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Landlords Seek to Restrict Rent Control to Needy

By Jorge Casuso

January 19 -- A grassroots landlords group is seeking to declare rent control unconstitutional, claiming the law benefits the wealthy, not just the poor and needy, and punishes landlords with burdensome restrictions.

Filed last month by Action Apartment Association and local landlord Mathew Millen, the lawsuit is the latest legal volley in the 25-year-old war to declare Santa Monica’s rent control law unconstitutional.

In this case, the civil rights lawsuit argues that rent control furthers “no substantial governmental interest in giving rich tenants low rents.”

“To do so only encourages rich tenants hoarding their units, keeping them as a second unit or a vacation unit, and thus keeps the supply of housing artificially low,” said Rosario Perry, the local attorney representing the plaintiffs.

“This artificial scarcity actually drives up the cost of housing for those who are living in Santa Monica,” Perry said.

The lawsuit, the plaintiffs contend, does not seek to eliminate rent control, but to restrict it to the needy by establishing an income base tenants would have to meet.

“Rent control could stay, but it would have to set a level above which there’s no protection because they’re rich,” Perry said. “The Rent Control Board would have to set the bar at the court’s direction.”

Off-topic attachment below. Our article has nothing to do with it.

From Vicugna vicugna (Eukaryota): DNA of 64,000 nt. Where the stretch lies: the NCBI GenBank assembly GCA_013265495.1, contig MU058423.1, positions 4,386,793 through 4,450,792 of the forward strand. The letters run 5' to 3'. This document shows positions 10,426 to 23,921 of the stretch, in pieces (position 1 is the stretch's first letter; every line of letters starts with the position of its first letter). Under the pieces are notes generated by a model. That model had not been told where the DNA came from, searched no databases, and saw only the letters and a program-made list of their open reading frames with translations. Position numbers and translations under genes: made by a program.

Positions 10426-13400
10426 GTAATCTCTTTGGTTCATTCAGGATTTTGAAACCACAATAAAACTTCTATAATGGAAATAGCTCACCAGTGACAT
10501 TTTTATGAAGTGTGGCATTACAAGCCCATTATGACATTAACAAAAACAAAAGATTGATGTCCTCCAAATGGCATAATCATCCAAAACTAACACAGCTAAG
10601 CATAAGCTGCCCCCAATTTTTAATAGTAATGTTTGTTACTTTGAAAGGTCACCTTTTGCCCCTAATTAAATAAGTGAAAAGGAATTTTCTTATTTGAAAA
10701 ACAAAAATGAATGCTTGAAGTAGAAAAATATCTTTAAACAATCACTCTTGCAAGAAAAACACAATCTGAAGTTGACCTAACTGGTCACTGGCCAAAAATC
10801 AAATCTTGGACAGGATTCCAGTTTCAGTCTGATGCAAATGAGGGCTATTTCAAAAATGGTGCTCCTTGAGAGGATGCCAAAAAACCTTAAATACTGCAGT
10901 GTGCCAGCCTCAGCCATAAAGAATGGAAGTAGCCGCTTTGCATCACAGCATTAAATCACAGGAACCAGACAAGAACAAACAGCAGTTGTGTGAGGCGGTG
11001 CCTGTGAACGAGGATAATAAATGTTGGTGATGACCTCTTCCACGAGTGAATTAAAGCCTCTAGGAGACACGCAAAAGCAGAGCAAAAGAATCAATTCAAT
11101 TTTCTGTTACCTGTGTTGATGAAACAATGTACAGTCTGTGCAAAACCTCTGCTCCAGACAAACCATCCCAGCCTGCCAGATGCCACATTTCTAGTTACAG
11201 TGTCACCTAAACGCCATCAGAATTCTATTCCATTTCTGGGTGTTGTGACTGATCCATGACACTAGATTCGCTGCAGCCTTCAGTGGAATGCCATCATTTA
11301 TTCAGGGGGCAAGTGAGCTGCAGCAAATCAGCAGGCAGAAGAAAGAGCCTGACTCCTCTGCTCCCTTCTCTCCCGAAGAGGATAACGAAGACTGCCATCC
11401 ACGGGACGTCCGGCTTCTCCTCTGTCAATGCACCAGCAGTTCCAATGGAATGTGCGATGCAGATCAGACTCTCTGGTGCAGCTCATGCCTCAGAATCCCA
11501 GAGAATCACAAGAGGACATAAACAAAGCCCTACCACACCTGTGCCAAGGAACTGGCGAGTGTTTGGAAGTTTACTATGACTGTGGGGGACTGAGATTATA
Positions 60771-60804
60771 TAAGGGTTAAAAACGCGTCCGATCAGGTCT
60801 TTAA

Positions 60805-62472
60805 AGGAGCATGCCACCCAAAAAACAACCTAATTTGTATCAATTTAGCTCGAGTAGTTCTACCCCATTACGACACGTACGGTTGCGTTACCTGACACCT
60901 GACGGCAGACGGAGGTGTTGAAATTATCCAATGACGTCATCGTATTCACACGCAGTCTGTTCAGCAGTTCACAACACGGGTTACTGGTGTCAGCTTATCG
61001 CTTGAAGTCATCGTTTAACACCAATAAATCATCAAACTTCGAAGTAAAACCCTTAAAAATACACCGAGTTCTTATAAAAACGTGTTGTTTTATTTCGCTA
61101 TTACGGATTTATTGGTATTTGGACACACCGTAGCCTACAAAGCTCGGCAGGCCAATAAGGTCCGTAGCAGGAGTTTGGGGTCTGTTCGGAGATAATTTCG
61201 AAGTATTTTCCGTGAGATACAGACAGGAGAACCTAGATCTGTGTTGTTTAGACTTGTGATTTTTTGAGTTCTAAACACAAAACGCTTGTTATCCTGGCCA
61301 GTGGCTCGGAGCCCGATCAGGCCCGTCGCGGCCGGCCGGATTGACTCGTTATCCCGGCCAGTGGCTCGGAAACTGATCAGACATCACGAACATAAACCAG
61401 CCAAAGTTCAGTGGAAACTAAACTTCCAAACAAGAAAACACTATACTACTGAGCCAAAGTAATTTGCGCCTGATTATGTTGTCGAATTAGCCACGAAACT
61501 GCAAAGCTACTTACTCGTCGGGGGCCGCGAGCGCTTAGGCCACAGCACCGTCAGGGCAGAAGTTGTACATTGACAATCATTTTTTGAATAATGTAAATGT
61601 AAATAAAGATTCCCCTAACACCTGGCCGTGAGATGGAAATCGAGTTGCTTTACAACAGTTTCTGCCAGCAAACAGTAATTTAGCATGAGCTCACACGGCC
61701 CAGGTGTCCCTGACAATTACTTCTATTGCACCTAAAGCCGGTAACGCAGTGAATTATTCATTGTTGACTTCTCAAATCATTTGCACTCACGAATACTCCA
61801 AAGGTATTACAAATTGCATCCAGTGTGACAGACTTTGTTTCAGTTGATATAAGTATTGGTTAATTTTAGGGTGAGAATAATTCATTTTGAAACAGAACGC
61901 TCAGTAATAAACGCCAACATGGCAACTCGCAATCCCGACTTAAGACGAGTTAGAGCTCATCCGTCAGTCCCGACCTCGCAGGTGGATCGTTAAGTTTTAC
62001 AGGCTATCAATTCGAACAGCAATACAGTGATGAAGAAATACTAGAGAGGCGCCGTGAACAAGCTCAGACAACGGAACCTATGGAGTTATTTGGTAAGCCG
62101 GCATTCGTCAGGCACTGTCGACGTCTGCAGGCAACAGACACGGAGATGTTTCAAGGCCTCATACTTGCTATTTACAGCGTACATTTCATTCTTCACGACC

Rent Control Board officials said they plan to file a motion to dismiss the lawsuit based on the statute of limitations for the law, which has withstood numerous legal challenges since it was approved by voters in April 1979.

“The statute of limitations expired about twenty years ago,” said Doris Ganga, General Counsel for the Rent Board. “This rent control law and other rent control laws have been found to be constitutional in supreme courts in the U.S. and California.”

David Petit, the attorney representing the City, said the arguments made by the plaintiffs have already failed to hold up in the 9th District Court of Appeals, which in 1991 struck down efforts to limit rent control to needy tenants, such as students and seniors.

“It’s an issue that’s already been decided long ago,” Pettit said. “They (the court) basically said rent control’s stated purpose was to help all Santa Monica residents.”

But Perry hopes the lawsuit file by ACTION last month can capitalize on two recent cases winding their way through the courts.

In one of the cases, which is now before the U.S. Supreme Court, the 9th District Court of Appeals last April struck down a Hawaiian commercial rent control law as unconstitutional, finding that it served no substantial state interest, one of the arguments made by the Action lawsuit.

The decision is being closely watched in the City of Cotati, where landlords are using the case to argue that residential rent control at a local mobile home park is illegal.

“That’s going to hopefully throw out rent control or say it’s good forever,” said Perry.

But Pettit counters that neither case applies to the Action lawsuit. One applies to commercial, not residential, rent control, while the other applies to mobile homes owned by the resident, who stands to gain by the added value of being in a rent controlled park.